The Erbil Citadel comprises an Ottoman settlement built on top of a high, multi-layered 'tell'.
Erbil has a long settlement history, dating back to at least the Chalcolithic period and gaining prominence as Arbela during the Assyrian period. Most of the remaining structures within the citadel date from the 19th and 20th centuries, arranged along the Ottoman street plan.
Community Perspective: more impressive from the street level looking up, than when you enter. Els visited in 2014 and noticed that it has suffered from a long period of decay.
Map of Erbil CitadelLoad map
Visited on November 4th 2022.
The citadel is a museal site. It is said that one family still lives here, but to the visitor it seems deserted. There are a couple of small sleepy one room museums, and a tourist souvenir shop. The citadel is more impressive from the street level looking up. Once inside it does not have much to offer the visitor, besides the feeling of being present in this historic fortification. Allow 25 minutes for a visit. No entry charge.
The terraced coffe shop below the gate is a perfect place for brunch, and the teeming market below is joy to visit with all its raquous activity.
I visited Iraqi Kurdistan in October 2018. The ancient Citadel of Erbil has possibly been occupied for 7,000 years, since the fifth millennium BCE, making Erbil one of the oldest continuously inhabited areas in the world, although that’s somewhat contrived. In 2007, all but one of the 840 families living on the citadel were evicted prior to the start of a restoration project — a single family has been allowed to remain to ensure that there would be no interruption in the seven millenniums of unbroken inhabitation of the mound.
Erbil Citadel is the first WHS within Iraqi Kurdistan, a region that may become an independent state within the foreseeable future. The site is labelled as “the oldest continuously inhabited settlement in the world”. By this, it rivals better-known places such as Byblos, Damascus and Jericho. Claims like this are impossible to verify, but Erbil’s origins are certainly ancient. A better differentiator is the fact that it’s a town citadel (inhabited by people) and not a military structure.
I visited the Citadel on a Sunday morning in March 2014. I was part of a small Dutch tour group on a 10 day-tour of Iraqi Kurdistan. We entered the Citadel from the back (the North Gate) and had to pass a guard there. Our Dutch tour leader had arranged for a visit with one of the local guides, but upon entering he was nowhere to be found. That did not prove to be a big problem, as you can walk around freely in the main area. And with the help of a caretaker, we were able to open some doors and duck beneath various stretches of red tape. We also met an Iranian backpacker who was sightseeing on his own. So Erbil Citadel is now definitely open for visitors, there were also many locals around for a Sunday stroll.
I had no clear expectations of what there is to see in the Citadel’s interior. In its heyday, it was a “labyrinthine network of narrow pedestrian alleyways”. Despite the still ongoing restorations/reconstruction, the ugly 20th-century additions (water tank, paved axis road between North and South gates including a speed bump) dominate the view. The characteristic tree-like pattern of streets spreading out from the main gate unfortunately is not noticeable anymore.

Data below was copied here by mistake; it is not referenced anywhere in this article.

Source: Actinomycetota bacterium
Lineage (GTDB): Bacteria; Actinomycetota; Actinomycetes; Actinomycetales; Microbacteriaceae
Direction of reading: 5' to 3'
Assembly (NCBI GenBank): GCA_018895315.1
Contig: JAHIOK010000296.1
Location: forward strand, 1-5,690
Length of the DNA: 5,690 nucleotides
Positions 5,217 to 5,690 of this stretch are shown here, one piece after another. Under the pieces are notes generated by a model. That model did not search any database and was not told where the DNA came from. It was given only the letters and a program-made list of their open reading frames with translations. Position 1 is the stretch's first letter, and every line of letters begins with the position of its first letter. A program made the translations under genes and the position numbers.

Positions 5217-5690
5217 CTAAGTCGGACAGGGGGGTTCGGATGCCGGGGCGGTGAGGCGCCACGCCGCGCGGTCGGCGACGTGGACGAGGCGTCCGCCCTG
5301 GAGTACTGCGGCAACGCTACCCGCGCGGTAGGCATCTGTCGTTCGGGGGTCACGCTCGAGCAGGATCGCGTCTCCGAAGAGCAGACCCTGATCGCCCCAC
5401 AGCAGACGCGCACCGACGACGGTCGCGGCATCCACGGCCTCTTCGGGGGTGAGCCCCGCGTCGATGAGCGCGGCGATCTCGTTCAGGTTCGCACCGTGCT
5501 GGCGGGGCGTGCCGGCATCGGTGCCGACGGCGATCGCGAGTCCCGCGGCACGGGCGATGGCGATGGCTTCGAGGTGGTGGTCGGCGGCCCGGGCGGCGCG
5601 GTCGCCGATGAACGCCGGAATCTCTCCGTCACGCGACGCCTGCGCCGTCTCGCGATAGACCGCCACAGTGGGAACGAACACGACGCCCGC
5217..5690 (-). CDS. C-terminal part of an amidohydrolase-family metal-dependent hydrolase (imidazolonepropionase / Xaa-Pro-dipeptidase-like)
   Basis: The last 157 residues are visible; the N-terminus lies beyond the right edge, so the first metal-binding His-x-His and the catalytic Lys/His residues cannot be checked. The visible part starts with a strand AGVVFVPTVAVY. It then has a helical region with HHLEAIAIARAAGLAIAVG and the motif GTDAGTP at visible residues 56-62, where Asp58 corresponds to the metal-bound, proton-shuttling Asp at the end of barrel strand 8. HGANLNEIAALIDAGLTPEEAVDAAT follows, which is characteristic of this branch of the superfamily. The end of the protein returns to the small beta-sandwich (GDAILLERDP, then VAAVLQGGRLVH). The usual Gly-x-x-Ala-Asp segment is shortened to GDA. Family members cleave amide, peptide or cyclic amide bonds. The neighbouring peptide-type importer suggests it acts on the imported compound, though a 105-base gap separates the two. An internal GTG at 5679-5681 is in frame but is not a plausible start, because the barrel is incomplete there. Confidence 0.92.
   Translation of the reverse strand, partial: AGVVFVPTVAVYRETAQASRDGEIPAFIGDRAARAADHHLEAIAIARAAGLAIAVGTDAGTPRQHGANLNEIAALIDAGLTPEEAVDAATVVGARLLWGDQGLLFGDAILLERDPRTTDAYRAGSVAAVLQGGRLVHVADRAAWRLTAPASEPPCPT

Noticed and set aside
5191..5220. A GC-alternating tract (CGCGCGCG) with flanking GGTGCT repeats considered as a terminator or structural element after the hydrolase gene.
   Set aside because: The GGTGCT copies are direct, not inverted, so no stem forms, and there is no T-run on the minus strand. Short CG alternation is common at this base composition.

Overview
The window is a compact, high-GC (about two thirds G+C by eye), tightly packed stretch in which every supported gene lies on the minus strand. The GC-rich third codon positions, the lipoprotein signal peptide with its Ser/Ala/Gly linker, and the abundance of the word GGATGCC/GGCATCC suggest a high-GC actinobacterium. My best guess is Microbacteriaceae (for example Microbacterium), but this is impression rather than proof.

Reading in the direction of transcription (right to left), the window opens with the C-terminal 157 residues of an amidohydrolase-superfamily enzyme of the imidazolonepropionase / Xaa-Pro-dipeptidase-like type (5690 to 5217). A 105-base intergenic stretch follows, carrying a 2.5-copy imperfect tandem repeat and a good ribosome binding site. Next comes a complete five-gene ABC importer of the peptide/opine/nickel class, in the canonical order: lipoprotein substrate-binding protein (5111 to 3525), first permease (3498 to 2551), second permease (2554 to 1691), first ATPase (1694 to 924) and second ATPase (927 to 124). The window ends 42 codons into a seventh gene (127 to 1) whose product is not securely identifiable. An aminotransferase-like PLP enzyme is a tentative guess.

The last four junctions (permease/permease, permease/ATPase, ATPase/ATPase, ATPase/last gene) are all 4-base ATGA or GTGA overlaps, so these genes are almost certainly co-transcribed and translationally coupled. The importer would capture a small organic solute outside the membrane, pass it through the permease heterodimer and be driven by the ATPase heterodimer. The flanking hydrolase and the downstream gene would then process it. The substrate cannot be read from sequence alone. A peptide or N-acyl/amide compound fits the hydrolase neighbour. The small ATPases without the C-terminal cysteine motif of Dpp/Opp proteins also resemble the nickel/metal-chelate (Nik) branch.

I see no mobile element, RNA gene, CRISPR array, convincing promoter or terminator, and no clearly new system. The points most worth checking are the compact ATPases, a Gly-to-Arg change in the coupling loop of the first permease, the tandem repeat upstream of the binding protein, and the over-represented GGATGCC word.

In the town center lie the old hammam and the main mosque. The mosque seems to be the only place within the Citadel that is actually in use. It has a pretty tiled minaret but otherwise is modern kitsch. Behind it are a few elegantly restored courtyard residences. One of those will be turned into a Cultural Center. There’s also a textile museum but that was closed for the day. At its best moments, the Citadel reminded me of Itchan Kala, the old town of Khiva (Uzbekistan). Itchan Kala is much more atmospheric though. The Erbil Citadel clearly has suffered from a long period of decay. And although it technically might be “confinuously inhabited” for 7000 years, most people had moved out to better properties in the modern areas of Erbil by the 1960s. They kept one family in all the time to keep it inhabited. Also, refugees have squatted there recently.
So is this a worthwhile inscription? The sympathy vote has been high for this one. The Turkish WHC delegate even cried out loud “Lets’s help the Iraqi people in these difficult times!”. Its very old origins are undoubted and the story of the Kurds provides an interesting angle. It is the first WHS in Kurdistan, and with Turkey putting forward both Mardin and Diyarbakir during the coming 2 years this hints at the acceptance of the Kurds in the international community.
There’s a lot to say about the way things are restored (although some of the work was sponsored by Unesco itself) and also there's a lack of coordination on how to process further. The town now is being restored to its late 19th-century situation – nothing hints at the Assyrians or other early settlers. A lot of the buildings are still in ruins and I have not seen a sign when “it” will be finished. This is quite typical for Kurdistan where a lot of things are “80% finished”. We all know that the last 20% is the difficult part of any project.
Read more from Els Slots here.
2014 Advisory Body overruled
ICOMOS advised Deferral, Algeria provided the Amendment for Inscription which was accepted by all without the need of a vote
The site has 1 locations
The Citadel lies right in the city center of the Iraqi Kurdistan capital of Erbil, which can be reached by numerous international airlines (mainly from Europe and the Middle East).
The site has 13 connections
WHS on Other Lists
44 Community Members have visited.